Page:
The Ukrainian legislation lacks the very concept of so-called hate crimes – crimes motivated by prejudice, as when a perpetrator chooses his or her victim because the latter shares some characteristics that the former considers as negative. Ukrainian society remains predominantly homophobic – for instance, the survey of 2016 by the Kyiv International Institute of Sociology found that 60% of the respondents regard LGBTI people rather negatively or strictly so. Thus it’s no wonder that the level of crimes and incidents motivated by homo- or transphobia in Ukraine remains somewhat high. In fact, monitoring by LGBTI Human Rights Nash Mir Center and other human rights organizations indicates that this level has even been increasing in recent years, even in this Eurovision year.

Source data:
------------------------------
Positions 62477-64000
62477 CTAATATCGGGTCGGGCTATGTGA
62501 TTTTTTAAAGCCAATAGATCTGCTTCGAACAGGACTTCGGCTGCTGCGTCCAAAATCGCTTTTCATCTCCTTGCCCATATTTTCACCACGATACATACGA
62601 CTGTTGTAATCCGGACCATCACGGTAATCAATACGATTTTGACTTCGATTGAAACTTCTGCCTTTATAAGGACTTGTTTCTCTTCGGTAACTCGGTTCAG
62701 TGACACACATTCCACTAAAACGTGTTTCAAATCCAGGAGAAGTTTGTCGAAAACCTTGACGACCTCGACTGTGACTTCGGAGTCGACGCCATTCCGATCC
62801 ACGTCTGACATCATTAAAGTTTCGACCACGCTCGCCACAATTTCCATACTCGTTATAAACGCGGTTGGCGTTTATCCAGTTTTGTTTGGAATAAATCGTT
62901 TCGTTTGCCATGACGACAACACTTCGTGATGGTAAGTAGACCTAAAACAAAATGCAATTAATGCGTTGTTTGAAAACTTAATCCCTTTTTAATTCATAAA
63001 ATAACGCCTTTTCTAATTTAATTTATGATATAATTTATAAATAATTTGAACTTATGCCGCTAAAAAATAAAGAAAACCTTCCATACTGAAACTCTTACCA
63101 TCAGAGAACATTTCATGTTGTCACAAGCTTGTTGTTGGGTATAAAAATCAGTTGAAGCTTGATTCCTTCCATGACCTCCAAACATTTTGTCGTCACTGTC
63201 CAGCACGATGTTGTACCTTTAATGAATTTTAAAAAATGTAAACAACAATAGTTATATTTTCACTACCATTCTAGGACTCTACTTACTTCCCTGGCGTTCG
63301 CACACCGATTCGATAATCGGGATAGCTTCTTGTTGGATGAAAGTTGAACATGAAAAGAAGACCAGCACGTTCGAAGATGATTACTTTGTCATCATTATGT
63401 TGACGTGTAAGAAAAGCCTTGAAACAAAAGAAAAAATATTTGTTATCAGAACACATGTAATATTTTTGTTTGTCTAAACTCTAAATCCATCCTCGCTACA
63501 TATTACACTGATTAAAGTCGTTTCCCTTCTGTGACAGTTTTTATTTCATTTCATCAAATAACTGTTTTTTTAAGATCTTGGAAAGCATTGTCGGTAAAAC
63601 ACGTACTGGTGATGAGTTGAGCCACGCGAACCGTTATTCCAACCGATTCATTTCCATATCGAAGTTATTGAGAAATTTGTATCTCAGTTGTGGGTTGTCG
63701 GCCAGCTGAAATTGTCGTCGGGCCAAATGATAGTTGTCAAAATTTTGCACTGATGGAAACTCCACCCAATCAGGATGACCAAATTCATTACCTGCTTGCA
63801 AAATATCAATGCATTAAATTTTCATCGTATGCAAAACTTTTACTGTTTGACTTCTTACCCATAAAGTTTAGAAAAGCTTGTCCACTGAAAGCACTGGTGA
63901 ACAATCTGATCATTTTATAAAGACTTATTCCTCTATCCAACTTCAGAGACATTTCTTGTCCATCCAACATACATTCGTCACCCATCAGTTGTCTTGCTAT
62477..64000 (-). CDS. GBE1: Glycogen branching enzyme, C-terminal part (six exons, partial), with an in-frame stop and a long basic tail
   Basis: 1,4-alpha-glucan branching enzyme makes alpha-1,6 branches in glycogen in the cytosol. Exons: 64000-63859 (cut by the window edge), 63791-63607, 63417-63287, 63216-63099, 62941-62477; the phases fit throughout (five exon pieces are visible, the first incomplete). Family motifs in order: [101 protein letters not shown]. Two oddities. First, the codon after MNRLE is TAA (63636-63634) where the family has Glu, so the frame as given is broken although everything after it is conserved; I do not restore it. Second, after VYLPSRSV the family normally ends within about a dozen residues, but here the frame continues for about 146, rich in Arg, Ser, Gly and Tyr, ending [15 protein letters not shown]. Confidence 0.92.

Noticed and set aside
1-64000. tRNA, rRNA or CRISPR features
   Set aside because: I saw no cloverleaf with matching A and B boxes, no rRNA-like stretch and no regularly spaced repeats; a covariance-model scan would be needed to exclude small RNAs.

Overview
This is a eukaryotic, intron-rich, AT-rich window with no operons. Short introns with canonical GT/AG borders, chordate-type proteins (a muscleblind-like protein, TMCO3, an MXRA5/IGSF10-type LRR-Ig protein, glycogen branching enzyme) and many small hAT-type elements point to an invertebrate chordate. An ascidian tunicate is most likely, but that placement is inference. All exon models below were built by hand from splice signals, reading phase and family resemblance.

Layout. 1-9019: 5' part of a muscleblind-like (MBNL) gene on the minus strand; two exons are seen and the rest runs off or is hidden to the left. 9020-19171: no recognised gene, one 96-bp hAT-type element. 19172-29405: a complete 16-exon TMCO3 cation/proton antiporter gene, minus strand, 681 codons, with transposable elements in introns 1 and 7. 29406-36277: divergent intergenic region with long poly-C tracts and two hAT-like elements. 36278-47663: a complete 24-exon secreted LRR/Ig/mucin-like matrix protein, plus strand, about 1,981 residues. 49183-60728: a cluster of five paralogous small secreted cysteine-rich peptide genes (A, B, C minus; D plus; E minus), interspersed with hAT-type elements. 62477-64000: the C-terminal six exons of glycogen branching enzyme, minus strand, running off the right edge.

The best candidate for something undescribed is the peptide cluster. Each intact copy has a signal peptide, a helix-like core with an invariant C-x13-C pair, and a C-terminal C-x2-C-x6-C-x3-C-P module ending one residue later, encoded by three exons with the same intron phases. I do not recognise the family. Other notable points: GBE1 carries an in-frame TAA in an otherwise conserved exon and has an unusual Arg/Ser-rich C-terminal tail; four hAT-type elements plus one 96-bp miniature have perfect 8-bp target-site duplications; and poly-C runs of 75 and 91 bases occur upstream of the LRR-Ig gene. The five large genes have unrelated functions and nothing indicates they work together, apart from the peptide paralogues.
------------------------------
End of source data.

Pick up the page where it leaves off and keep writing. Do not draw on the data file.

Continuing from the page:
Ukraine was the first of the post-Soviet states to decriminalize consensual gay sex. The relevant law was one of the first of the new state’s legal acts. Then the situation of the Ukrainian LGBTI community virtually froze for long years. Almost nothing changed in legislation and public attitudes towards LGBTI people even worsened, evidently because of the ever-growing influence of the country’s main churches, both Orthodox and Greek Catholic. Only the deposing of Yanukovych’s pro-Russian administration and real reforms tending toward European integration initiated visible changes in Ukrainian LGBTs’ legal and social situations.